I know this is not something we think much about, up until now I certainly hadn’t.  Should we be concerned?  Are we forfeiting control of our lives (what we think, how we feel, and how we behave) because of the conveniences these technological devices provide?  To take back control we need to come up with mechanisms to protect ourselves and hold governments and corporations accountable.  As an example, this year the European Union (EU) “recently adopted EU General Data Protection Regulation, with its principle of purpose limitation (data collectors are required to specify the purpose of collecting personal information at the time of collection) is likely to partly defuse the current toxic digital environment.”3 We need to see the data collected on us and have the ability to opt out (remove the already collected data and prevent any further collection).  And when registering onto an online service or social media platform such as Facebook, Google, Instagram, Linkedin, etc. we need to know their data policy, read the terms of service and make sure we have the ability to rescind any acceptance at any time.   In essence we need to know our privacy related options.  As stated in Cambridge Analytica and online manipulation, reference 3 below,we need to consider whether we should set for the digital space a firm threshold for cognitive liberty. Cognitive liberty highlights the freedom to control one’s own cognitive dimension (including preferences, choices and beliefs) and to be protected from manipulative strategies that are designed to bypass one’s cognitive defenses.

I welcome everyone’s feedback. E-mail me at This email address is being protected from spambots. You need JavaScript enabled to view it.. I look forward to hearing from you.


  1. BIG-DATA ALGORITHMS ARE MANIPULATING US ALL CATHAY O’NEIL BUSINESShttps://www.wired.com/2016/10/big-data-algorithms-manipulating-us/?mbid=email_onsiteshare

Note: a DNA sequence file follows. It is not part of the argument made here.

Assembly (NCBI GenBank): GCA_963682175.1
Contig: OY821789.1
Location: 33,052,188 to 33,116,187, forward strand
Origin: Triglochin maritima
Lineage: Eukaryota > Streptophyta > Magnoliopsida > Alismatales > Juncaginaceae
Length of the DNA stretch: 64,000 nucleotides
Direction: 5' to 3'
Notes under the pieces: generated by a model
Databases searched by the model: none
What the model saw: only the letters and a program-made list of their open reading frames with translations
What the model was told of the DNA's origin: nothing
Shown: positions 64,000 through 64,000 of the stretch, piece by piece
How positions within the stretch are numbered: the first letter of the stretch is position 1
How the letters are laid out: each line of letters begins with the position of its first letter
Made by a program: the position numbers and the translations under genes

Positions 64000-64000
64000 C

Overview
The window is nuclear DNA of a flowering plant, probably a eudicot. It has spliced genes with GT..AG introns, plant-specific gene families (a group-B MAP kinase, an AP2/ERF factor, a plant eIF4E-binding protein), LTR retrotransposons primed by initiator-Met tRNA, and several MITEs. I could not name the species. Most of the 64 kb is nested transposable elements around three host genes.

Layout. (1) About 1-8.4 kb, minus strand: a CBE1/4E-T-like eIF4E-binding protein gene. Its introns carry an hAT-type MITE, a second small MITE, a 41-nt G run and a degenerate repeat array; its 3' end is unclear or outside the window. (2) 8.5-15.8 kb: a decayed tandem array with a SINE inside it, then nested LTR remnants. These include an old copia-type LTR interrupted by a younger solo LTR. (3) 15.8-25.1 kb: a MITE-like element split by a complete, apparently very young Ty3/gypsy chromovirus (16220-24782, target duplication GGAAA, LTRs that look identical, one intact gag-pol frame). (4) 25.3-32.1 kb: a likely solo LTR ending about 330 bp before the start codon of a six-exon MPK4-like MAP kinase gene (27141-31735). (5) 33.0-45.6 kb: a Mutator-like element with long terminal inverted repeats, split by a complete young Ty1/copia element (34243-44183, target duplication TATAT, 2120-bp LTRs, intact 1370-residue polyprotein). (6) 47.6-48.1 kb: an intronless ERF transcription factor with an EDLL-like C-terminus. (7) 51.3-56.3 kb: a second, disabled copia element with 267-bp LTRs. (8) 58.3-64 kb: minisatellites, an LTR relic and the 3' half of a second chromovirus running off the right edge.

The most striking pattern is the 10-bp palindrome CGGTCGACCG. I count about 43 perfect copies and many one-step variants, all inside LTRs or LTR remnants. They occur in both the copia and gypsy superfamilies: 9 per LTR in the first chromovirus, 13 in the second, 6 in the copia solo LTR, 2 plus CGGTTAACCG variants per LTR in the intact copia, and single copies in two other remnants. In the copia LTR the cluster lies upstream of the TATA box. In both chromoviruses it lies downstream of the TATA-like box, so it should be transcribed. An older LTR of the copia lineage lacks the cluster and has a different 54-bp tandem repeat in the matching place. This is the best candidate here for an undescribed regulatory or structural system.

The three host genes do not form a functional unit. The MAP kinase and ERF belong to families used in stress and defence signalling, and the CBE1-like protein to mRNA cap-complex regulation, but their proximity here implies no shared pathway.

2. Don’t Confuse Persuasion and Manipulation – Your Customers Won’t Like It March 27,2018 https://zoovu.com/blog/persuasion-vs-manipulation/
  3. Cambridge Analytica and Online Manipulation By Marcello Ienca, Effy Vayena on March 30, 2018 https://blogs.scientificamerican.com/observations/cambridge-analytica-and-online-manipulation/?WT.mc_id=send-to-friend
  4. What Netflix’s ‘Great Hack’ Gets Wrong About Cambridge Analytica By Micah L. Sifry August 6 2019 https://www.thenation.com/article/cambridge-analytica-facebook-hack/
  5. Life in a Quantified Society Open Society Foundation May 2019 https://www.opensocietyfoundations.org/explainers/life-quantified-society
  6. Facebook’s role in Brexit – and the threat to Democracy Carole Cadwalladr TED April 2019 https://www.ted.com/talks/carole_cadwalladr_facebook_s_role_in_brexit_and_the_threat_to_democracy
  7. Code-Dependent: Pros and Cons of the Algorithm Age BY LEE RAINIE AND JANNA ANDERSON https://www.pewinternet.org/2017/02/08/code-dependent-pros-and-cons-of-the-algorithm-age/
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None of the materials, books, essays or lectures should be read or accepted uncritically, nor should any one of them be considered an authoritative and dogmatically binding thesis representing a humanist doctrine. We do not want "followers"; or "true believers"; but freethinking partners in a great spiritual enterprise.